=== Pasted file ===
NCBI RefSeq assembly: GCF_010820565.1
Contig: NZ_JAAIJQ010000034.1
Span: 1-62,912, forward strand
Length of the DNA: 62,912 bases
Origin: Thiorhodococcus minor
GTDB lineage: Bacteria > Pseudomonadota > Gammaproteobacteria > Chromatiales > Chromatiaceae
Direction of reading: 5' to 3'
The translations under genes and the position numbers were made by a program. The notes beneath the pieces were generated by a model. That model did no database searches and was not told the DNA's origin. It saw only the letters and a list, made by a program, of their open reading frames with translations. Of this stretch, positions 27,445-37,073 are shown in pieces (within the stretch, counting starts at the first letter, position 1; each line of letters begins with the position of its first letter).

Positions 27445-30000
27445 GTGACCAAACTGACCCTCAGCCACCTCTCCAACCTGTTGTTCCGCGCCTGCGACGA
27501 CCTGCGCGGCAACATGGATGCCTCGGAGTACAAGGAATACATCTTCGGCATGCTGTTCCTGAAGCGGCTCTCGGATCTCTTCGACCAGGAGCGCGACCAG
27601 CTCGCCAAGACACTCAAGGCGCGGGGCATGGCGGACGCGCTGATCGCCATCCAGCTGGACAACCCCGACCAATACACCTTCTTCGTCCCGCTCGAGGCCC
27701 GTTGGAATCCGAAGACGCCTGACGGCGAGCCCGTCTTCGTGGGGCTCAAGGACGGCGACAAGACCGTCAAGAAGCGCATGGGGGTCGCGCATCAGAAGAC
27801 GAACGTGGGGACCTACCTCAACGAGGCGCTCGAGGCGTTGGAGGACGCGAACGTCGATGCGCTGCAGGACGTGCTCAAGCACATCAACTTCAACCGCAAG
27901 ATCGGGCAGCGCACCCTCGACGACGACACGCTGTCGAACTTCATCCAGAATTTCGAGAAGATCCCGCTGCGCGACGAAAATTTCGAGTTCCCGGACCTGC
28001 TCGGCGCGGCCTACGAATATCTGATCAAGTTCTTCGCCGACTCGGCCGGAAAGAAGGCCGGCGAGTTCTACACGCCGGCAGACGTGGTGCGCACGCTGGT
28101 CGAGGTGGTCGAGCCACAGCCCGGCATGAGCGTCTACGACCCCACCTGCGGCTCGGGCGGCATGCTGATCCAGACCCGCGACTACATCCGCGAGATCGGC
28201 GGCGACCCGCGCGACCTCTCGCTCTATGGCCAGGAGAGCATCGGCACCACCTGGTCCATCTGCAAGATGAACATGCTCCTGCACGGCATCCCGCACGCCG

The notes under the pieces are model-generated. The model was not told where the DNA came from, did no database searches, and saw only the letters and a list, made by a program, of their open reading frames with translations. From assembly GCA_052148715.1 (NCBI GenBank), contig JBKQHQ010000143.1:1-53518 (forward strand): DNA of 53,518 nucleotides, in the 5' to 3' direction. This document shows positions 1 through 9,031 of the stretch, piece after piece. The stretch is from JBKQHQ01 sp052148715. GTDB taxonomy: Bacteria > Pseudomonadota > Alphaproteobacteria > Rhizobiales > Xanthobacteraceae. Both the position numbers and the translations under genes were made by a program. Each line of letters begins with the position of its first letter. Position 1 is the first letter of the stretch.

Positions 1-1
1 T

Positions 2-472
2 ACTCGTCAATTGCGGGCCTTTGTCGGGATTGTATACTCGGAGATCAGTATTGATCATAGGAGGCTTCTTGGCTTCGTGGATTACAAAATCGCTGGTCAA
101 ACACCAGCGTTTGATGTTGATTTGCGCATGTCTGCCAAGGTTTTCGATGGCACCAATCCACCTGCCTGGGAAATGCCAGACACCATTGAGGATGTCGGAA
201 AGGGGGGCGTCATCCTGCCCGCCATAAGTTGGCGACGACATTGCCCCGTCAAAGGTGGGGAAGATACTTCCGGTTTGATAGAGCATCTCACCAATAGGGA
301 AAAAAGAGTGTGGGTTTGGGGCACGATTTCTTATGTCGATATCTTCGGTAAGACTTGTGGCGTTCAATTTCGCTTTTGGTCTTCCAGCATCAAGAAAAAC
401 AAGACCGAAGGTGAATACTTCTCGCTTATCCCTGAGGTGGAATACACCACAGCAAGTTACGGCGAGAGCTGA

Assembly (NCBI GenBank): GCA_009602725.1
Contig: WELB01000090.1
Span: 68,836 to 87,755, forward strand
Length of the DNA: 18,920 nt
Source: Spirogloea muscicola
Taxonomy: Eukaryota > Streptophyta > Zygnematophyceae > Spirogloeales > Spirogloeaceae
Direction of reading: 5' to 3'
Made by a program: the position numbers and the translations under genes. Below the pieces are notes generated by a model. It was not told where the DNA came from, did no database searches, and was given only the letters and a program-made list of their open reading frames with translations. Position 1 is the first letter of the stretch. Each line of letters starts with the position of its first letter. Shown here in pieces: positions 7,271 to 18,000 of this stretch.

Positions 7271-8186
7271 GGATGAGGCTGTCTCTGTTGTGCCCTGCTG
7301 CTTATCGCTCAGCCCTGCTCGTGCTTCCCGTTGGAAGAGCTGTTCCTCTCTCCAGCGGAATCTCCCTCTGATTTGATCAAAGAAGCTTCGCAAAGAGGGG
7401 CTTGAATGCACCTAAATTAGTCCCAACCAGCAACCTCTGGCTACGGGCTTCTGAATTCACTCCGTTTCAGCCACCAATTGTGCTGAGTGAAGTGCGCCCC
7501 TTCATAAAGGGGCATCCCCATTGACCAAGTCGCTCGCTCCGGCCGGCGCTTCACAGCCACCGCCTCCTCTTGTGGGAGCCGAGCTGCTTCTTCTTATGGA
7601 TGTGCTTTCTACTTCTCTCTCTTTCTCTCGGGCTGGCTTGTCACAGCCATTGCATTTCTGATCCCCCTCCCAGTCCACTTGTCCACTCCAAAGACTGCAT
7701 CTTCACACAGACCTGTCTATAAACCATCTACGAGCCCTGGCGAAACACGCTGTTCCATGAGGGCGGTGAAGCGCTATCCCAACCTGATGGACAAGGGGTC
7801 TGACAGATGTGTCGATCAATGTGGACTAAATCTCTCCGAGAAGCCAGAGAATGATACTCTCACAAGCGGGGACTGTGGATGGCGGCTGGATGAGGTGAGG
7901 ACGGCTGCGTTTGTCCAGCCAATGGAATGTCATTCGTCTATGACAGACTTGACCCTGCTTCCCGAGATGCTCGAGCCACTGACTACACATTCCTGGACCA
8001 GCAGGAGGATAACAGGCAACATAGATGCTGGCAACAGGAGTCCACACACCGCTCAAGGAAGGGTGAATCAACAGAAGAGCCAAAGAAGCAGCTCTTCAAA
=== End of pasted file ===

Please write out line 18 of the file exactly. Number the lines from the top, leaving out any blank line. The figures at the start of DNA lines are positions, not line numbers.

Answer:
28201 GGCGACCCGCGCGACCTCTCGCTCTATGGCCAGGAGAGCATCGGCACCACCTGGTCCATCTGCAAGATGAACATGCTCCTGCACGGCATCCCGCACGCCG